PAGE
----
FRANKFORT -- Anne Northup, the former congresswoman from Louisville, and House Republican Leader Jeff Hoover will officially kick off their candidacy in the race for governor today with the backing of as many as a dozen GOP state lawmakers.
Northup and Hoover are slated to turn in their paperwork to the secretary of state's office today at 2 p.m. and make their first public statement as a slate afterwards in the Capitol.
The two will then spend Thursday and Friday making stops around the state, said Cam Savage, the newly named campaign manager for Northup-Hoover.
"Anne thinks she has just found the absolute best running mate," said Savage. "Republicans are going to have a great choice. They're going to have a great ticket to get behind."
The duo will face Gov. Ernie Fletcher and his running mate Robbie Rudolph, Fletcher's executive cabinet secretary, in the Republican primary, as well as Paducah construction company owner Billy Harper and running mate Dick Wilson, also a Paducah businessman.
The Fletcher and Harper campaigns have both said they are undeterred by Northup's presence in the race. Fletcher already has received key endorsements from three Northern Kentucky judge-executives and several state senators.
Other GOP lawmakers are planning to stand behind Northup and Hoover at the Capitol today to publicly endorse that ticket.
Rep. David Floyd, a Bardstown Republican, said he will continue to support Fletcher as long as he remains governor but is concerned that Fletcher has been so politically wounded that he wouldn't be able to beat the Democrats in November.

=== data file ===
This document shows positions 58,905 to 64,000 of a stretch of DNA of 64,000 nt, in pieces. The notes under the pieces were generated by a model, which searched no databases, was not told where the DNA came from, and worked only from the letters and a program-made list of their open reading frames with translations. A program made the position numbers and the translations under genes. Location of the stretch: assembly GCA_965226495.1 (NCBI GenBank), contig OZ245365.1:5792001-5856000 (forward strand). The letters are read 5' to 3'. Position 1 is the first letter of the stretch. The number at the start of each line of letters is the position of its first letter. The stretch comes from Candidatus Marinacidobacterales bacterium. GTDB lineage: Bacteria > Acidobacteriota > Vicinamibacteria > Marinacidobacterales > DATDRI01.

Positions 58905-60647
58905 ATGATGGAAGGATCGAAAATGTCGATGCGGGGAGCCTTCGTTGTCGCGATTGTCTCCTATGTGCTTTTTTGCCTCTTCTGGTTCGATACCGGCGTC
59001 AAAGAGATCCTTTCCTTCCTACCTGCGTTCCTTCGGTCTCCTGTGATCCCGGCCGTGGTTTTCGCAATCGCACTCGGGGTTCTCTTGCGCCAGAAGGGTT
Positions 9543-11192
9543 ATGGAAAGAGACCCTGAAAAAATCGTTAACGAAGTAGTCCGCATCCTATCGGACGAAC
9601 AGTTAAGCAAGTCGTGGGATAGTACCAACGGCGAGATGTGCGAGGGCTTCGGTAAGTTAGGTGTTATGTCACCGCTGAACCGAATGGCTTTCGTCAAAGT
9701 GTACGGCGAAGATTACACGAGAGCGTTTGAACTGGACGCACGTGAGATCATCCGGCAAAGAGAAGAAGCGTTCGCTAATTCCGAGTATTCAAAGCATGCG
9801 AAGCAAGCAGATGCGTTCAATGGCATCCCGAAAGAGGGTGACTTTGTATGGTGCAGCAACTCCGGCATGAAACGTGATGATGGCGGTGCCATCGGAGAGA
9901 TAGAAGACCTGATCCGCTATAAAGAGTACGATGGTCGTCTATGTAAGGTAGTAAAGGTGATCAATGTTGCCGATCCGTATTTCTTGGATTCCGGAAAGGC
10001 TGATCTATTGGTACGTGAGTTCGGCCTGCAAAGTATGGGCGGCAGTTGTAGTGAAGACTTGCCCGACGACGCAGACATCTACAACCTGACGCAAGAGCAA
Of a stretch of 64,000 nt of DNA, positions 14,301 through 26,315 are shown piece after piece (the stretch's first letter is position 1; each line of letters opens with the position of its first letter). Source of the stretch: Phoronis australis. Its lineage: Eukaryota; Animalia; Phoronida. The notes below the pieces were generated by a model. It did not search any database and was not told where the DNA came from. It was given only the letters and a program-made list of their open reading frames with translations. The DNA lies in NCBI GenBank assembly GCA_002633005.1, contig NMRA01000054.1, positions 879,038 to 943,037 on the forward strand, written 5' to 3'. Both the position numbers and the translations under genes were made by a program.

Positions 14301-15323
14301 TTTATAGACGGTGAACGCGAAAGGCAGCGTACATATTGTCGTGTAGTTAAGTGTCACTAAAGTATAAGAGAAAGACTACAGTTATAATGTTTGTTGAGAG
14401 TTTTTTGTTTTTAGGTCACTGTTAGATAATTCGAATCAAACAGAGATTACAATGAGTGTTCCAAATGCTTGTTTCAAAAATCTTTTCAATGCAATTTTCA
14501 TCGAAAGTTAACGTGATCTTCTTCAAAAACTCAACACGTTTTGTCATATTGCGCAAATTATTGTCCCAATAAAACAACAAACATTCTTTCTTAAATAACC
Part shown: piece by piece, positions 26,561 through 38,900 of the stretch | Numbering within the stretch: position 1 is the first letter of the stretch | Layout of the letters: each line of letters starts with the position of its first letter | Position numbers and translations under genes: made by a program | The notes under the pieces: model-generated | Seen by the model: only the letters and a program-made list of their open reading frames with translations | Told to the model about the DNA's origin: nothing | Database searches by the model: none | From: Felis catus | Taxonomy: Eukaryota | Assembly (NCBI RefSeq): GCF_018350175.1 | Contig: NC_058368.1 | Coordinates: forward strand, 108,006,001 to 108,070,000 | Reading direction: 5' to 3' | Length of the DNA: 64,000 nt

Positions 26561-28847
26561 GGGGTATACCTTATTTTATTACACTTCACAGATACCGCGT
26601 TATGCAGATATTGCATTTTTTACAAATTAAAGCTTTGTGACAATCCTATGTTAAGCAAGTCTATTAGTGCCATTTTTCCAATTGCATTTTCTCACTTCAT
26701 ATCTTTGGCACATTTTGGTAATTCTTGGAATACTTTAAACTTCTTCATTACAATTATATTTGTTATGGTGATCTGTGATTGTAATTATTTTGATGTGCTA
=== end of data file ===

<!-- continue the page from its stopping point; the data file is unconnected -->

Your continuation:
"The important thing isn't that it's fair, but it's fact," Floyd said.
Specifically, he said Fletcher was victimized by an investigation into administration hiring practices led by Democratic Attorney General Greg Stumbo. A grand jury indicted Fletcher on charges related to the probe. The indictments later were dropped as part of a settlement between Fletcher and Stumbo.
Floyd will join Rep. Bill Farmer, a Lexington Republican, and as many as a dozen other GOP lawmakers at the Northup-Hoover press conference to show their support.
"That ticket has a whole lot to offer," said Farmer.
Northup brings experience handling urban issues from her 10 years in Congress working on Louisville's behalf, while Hoover, of Jamestown, "is a master of rural issues," Farmer added.
Even one of Fletcher's most outspoken supporters said it will be hard to choose in this GOP primary race.
"They're all dear friends of mine. It's tough," said Bill Stone, president of Louisville Plate Glass and one of Fletcher's appointees to the University of Louisville board of trustees. "I'm more convinced that the winner of that race will be the next governor."
The field in the Democratic primary is still expected to expand. So far a ticket of former Lt. Gov. Steve Beshear and state Sen. Daniel Mongiardo has filed to run. The slate of state Treasurer Jonathan Miller and Jefferson County Attorney Irv Maze is raising money for the race but hasn't officially turned in paperwork.
House Speaker Jody Richards has been talking about forming a slate with John Y. Brown III, the former secretary of state and son of former Gov. John Y. Brown Jr.
Stumbo, the attorney general, said he still is considering running. He said he has received multiple offers to be the number two man on a gubernatorial slate, but declined each offer. "I didn't have any interest," he said.
And former Lt. Gov. Steve Henry said yesterday he plans to announce his candidacy on a statewide tour next week.